On The Count Of Three

***

Reviewed by: Amber Wilkinson

On The Count Of Three
"On the whole, it's episodic and uneven although both men have serious acting chops and there's a studied bleakness to the mood, as though the grey weather has seeped into its soul." | Photo: Marshall Adams

A suicide pact buddy comedy is going to be a hard sell at the best of times, least of all during a global pandemic, but here we are, watching Val (Jerrod Carmichael, who also directs) and Kevin (Christopher Abbott) reach the end of their tethers together, each pointing a gun at the other, until one of them suggests they make a day of it first.

Val had to spring Kevin from a mental health facility in the first place, but his own consideration of suicide comes as a shock to his friend - it's a reminder that a one-size fits all policy is as ill-suited to mental health as it is to so many other things, in a script by  Ari Katcher and Ryan Welch that often seems uncertain what to do with its weighter themes beyond play them for nihilism.

Their simple, if edgy, premise will see both men confronting issues in their lives as the day wears on. Kevin has been struggling with his mental health since he was young, while Val's despair seems of a newer vintage, a bleakly comic scene in his day job underscoring what he sees as the pointlessness of it all, although a subplot about his girlfriend Natasha (Tiffany Haddish, under-used) sits uneasily with all this.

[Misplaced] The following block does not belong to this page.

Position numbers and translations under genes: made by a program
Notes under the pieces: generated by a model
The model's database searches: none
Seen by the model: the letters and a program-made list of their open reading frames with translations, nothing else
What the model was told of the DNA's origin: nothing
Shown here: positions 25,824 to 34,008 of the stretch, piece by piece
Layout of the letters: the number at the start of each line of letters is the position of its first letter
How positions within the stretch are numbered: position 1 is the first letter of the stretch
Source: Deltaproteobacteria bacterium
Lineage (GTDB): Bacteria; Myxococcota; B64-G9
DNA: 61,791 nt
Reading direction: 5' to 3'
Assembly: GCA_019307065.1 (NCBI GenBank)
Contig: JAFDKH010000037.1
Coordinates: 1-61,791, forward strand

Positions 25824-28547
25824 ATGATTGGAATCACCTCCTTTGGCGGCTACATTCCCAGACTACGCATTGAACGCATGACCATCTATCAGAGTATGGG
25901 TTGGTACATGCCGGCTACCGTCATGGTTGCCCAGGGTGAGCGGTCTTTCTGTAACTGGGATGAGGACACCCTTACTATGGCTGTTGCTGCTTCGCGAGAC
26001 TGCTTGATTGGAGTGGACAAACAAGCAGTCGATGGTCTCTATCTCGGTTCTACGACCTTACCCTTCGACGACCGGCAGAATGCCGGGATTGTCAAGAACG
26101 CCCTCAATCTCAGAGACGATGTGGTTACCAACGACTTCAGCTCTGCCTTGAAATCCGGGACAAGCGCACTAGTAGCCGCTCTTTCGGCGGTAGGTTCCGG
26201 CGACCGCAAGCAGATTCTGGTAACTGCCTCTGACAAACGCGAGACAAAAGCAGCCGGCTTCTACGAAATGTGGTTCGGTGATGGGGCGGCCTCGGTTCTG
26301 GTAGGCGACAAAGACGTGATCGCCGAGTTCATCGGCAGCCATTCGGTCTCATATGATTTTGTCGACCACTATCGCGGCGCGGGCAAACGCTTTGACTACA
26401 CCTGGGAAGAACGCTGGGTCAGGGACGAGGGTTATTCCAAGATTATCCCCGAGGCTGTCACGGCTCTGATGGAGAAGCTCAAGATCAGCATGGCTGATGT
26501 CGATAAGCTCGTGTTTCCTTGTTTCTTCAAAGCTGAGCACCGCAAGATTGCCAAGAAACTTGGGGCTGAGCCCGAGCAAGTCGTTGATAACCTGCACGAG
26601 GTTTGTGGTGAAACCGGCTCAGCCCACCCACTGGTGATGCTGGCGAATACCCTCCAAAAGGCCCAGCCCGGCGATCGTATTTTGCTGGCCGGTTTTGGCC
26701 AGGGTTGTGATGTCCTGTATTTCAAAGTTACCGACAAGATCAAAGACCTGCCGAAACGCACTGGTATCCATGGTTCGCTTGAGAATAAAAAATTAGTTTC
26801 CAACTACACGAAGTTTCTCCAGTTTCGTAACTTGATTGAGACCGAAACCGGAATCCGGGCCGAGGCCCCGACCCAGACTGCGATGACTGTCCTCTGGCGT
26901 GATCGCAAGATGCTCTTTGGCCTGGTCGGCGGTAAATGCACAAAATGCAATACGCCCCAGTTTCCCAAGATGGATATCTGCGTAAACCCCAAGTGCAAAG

Murder is on the menu for them, involving Henry Winkler in the oddest of roles, but it is a job that must be postponed until the evening, leading Kevin and Val to go on a vague smaller score-settling and nostalgia tour first. There's exhilaration -  of a dirt bike, target practice at a gun range - but the mood is never allowed to lift for long and the humour never really hits a stable groove. The needle drops, including Papa Roach's Last Resort, are well played for mordant laughs and JB Smoove makes his presence felt as Val's abusive father in one of the film's pivotal moments.

On the whole, it's episodic and uneven although both men have serious acting chops and there's a studied bleakness to the mood, as though the grey weather has seeped into its soul. Carmichael, in particular, seems almost on the verge of tears that seem to have been collecting for a lifetime throughout, offering an emotional touchstone even when the script - which somehow won an award at Sundance - is delivering a lot less.

Reviewed on: 05 Feb 2021
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Two guns. Two best friends. And a pact to end their lives when the day is done.

Director: Jerrod Carmichael

Writer: Ari Katcher, Ryan Welch

Starring: Jerrod Carmichael, Christopher Abbott, Tiffany Haddish, JB Smoove, Lavell Crawford, Henry Winkler

Year: 2021

Runtime: 84 minutes

Country: US

Festivals:

Sundance 2021

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